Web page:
PM Rutte heading to a "complicated" EU asylum summit
Prime Minister Mark Rutte will be attending an informal European Union summit on migration on Sunday. This summit is intended to remove the irritations among various heads of government about the European migration policy, Rutte said in parliament. "It will be complicated", the Dutch Prime Minister said, NU.nl reports.
The summit is expected to be tense, partly because of the course chosen by Italy's new government and a threatening cabinet crisis in Germany. The Italian government started denying access to aid ships picking up asylum seekers on the Mediterranean, because the new government feels Italy deals with an unfair proportion of asylum seekers. Italy's Home Affairs Minister Matteo Salvini previously announced that his country will no longer be "Europe's refugee camp". Since 2014, over 600 thousand migrants arrived in Italy from North Africa.
Germany's Angela Merkel is under great pressure from German politicians to come up with an European migration policy before the end of the month. German party CSU threatened to break with Merkel if that does not happen, and thus a government crisis looms. If Europe doesn't come up with a common approach soon, Germany will start sending migrants away at the border from July. Merkel is absolutely against it, and remains committed to a European approach.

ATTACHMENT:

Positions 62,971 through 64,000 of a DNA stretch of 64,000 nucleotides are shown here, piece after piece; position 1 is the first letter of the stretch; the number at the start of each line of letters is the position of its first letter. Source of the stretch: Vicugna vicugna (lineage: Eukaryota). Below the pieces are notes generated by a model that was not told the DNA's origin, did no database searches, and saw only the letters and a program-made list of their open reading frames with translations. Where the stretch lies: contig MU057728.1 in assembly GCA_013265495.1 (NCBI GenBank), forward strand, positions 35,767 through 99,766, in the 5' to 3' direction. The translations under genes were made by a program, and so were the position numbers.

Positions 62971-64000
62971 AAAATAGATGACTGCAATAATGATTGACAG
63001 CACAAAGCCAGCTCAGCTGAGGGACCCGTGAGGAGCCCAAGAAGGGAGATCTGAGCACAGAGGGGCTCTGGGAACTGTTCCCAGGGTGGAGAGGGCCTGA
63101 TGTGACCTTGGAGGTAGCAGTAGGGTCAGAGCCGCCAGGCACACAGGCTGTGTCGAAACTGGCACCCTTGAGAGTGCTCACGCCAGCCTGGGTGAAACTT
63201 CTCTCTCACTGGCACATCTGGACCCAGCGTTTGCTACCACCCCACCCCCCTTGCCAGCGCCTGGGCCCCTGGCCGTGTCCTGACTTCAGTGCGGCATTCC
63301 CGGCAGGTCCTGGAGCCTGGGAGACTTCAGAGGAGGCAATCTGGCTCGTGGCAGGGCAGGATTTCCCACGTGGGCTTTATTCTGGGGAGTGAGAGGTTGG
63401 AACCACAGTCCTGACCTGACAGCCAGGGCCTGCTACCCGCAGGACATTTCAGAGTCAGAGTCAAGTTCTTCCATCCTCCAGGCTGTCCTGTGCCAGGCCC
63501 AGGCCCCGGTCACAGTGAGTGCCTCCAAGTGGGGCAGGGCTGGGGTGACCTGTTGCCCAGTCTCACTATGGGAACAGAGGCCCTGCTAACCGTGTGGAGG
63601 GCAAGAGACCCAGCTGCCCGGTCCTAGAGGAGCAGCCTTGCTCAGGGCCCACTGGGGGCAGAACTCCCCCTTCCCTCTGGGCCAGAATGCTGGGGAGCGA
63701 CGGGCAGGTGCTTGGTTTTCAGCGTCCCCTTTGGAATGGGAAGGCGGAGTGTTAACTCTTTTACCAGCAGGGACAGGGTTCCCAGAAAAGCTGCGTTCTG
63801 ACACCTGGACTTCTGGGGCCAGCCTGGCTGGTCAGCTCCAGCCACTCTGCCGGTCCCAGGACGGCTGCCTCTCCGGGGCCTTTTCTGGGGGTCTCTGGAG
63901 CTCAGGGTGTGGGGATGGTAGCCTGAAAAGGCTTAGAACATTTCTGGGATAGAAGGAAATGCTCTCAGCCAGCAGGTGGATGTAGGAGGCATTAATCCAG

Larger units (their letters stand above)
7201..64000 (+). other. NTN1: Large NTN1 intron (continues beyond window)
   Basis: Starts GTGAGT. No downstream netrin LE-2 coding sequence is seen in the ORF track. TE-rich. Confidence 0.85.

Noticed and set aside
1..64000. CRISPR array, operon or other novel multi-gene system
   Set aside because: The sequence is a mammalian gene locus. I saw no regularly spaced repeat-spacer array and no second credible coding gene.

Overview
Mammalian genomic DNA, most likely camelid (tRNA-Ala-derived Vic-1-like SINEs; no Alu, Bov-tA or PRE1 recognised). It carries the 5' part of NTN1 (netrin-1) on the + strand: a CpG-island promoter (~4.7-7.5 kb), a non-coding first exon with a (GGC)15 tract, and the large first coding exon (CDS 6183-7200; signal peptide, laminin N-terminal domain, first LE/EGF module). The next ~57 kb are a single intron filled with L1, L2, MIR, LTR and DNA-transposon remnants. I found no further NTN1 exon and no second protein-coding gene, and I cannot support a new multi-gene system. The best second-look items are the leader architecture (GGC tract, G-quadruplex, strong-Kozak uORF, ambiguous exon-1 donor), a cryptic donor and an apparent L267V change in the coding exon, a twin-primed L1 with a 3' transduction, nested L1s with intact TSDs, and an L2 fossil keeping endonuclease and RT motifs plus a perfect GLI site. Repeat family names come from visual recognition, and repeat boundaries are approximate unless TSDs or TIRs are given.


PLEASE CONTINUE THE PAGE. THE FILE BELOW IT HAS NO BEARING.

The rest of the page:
"We do not yet have a stable migration system in Europe and that is a serious matter", Rutte said in parliament on Thursday. If the number of asylum seekers coming to Europe again reach the level of 2015, Rutte fears that the European Union won't be able to cope. But despite his concerns for a difficult summit, he sees a meeting as an opportunity to "achieve breakthroughs", precisely because the problems are so great.
Current European regulations state that asylum seekers must apply for asylum in the European country they first arrived in. Agreements among EU member states on how to fairly redistribute refugees among the EU countries, are not upheld by all member states. EU countries have been in a stalemate over the migration policy for years. The EU now wants to come up with a plan to bring migrants rescued at sea to centers, so-called 'disembarkment platforms', in North Africa, where economic migrants and asylum seekers in need of protection must quickly be distinguished form each other. While this plan has many legal snags, there is broad support for it in Europe, including from the Dutch government.